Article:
To ensure the optimal performance, a GC requires the instrument to be operated by a trained and qualified technician. Most commercial GC instrumentation requires a reasonable amount of fixed footprint in a laboratory environment. It also requires a carrier gas, which will be derived from a generator or a gas cylinder, as a consequence traditional GC’s are not the best solution for large network monitoring area.
Equipment developments since the early 1990’s have provided on-site analytical instruments fine-tuned to the user’s specific requirements (e.g. Pollution Analytical Equipment (PAE)). The PyxisGC BTEX by PAE for BTEX monitoring provides a miniaturised GC on chip that can work as a stand-alone gas chromatograph for real time environmental monitoring of aromatic hydrocarbons and other volatile compounds (VOCs). There is also a High-sensitivity PID - Photo Ionisation Detector (10.6 eV). The small size makes it more applicable than larger fixed instrumentation for use in remote location (i.e. industrial area) or urban installations. The system integrates miniaturisation with ease of use combining Micro-Electro-Mechanical-System (MEMS) microfluidics for selective pre-concentration and GC separation using a micro column on a chip.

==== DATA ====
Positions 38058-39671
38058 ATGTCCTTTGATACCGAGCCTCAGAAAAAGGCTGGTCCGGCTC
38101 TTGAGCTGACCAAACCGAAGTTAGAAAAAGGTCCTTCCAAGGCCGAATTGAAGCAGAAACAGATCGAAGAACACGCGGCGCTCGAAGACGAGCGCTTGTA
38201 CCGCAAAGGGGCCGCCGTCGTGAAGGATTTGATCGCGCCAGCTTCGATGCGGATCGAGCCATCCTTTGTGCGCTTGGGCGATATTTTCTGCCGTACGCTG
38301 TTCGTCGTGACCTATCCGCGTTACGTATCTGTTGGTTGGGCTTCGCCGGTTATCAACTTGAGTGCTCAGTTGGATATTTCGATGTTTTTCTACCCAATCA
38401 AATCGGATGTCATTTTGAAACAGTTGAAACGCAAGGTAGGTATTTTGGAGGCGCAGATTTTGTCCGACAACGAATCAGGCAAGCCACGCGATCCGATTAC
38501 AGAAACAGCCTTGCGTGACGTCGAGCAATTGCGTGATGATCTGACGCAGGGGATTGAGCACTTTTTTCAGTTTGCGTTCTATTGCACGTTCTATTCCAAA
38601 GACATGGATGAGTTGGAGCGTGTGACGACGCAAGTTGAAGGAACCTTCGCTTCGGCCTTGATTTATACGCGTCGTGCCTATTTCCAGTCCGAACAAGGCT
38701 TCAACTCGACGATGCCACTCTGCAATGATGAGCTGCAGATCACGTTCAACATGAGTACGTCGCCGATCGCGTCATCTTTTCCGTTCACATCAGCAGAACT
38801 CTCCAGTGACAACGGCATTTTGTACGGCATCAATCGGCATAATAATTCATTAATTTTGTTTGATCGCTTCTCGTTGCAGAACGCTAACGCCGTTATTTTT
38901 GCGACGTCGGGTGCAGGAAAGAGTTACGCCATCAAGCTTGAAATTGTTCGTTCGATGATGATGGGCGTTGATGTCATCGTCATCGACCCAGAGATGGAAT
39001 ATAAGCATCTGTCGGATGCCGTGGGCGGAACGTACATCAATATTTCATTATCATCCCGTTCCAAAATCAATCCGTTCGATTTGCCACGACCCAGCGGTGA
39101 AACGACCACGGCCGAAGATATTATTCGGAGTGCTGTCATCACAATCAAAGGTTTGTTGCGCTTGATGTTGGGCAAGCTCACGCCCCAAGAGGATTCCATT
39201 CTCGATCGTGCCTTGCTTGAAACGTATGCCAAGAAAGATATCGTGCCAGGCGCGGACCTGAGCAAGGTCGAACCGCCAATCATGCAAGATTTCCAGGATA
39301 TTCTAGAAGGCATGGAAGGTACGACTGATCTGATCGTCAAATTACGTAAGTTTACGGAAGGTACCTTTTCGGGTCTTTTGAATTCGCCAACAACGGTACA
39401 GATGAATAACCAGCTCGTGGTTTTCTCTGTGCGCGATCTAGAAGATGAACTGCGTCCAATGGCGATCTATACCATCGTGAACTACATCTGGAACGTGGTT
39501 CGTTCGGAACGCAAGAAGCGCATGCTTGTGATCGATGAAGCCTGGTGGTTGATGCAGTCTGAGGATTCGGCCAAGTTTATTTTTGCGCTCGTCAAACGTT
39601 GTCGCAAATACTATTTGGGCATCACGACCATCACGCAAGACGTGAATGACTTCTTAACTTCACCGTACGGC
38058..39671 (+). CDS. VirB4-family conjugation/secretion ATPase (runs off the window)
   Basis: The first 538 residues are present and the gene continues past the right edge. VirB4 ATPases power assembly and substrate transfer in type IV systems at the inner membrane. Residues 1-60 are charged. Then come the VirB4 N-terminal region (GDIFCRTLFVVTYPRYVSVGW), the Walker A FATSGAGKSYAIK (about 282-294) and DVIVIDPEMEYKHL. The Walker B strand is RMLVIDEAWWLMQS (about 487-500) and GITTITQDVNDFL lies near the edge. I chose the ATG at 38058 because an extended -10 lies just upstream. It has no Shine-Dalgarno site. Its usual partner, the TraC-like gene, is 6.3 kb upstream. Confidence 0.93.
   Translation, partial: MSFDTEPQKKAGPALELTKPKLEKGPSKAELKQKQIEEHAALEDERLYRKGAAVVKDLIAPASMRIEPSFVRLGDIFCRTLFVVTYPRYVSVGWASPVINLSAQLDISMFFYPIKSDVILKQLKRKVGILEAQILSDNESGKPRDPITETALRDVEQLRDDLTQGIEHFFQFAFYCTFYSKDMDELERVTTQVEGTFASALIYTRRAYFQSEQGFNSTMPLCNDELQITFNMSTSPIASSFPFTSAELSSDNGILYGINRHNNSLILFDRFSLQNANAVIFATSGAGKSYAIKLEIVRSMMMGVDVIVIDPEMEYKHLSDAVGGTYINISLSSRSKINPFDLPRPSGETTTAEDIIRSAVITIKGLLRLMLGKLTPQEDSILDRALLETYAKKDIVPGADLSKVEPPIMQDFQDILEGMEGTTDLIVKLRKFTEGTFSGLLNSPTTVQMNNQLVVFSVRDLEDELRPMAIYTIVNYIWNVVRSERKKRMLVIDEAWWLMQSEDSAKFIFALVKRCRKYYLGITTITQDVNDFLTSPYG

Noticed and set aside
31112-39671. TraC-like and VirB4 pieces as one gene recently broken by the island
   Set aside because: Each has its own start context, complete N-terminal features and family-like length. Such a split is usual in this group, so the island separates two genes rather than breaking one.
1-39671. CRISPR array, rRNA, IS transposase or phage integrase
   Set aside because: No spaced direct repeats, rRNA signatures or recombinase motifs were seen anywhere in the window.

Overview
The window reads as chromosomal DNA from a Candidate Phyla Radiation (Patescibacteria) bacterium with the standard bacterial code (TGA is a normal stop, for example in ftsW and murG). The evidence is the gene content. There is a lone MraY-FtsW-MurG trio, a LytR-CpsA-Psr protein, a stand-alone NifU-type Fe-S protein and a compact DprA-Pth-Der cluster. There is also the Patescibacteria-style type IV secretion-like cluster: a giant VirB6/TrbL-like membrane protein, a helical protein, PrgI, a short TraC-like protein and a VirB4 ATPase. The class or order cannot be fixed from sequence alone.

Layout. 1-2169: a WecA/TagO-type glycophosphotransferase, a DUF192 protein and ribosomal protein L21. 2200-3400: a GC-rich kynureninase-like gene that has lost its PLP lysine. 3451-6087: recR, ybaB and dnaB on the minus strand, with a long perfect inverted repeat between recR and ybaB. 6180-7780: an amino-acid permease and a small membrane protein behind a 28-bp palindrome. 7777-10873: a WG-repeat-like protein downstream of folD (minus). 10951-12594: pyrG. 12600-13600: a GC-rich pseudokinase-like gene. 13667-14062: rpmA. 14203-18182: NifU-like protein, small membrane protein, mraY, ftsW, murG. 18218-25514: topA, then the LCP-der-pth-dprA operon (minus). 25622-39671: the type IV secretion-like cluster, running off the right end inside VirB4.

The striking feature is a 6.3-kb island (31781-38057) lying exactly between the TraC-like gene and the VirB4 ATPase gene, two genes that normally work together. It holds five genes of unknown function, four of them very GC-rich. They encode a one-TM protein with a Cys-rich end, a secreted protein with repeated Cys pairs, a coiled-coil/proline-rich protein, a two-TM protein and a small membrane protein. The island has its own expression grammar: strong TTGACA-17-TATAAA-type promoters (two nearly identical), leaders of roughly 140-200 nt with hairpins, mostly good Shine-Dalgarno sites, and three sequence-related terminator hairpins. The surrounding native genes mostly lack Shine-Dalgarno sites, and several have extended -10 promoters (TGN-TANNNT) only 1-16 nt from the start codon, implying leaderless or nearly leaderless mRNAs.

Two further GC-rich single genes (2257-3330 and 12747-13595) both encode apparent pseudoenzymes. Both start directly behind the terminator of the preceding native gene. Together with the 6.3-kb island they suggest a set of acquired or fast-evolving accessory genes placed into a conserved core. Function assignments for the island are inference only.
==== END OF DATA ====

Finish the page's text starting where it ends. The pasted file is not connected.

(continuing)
The miniaturised GC, specifically the micro column on a chip, allows for substantially reduced gas consumption, and it also allows for continuous automonous operation over long periods of time. When the miniaturised GC-PID is switched on, the module operates in sampling mode, i.e. the sampling pump provides a constant flow of sample through the pre-concentrator, while at the same time the GC pump cleans the separation column using ambient air as carrier gas.
After approximately 10 minutes, the preconcentration column is connected to the GC pump and heated to 100°C: the adsorbed BTEX gases are then released and consequently injected into the GC column for separation.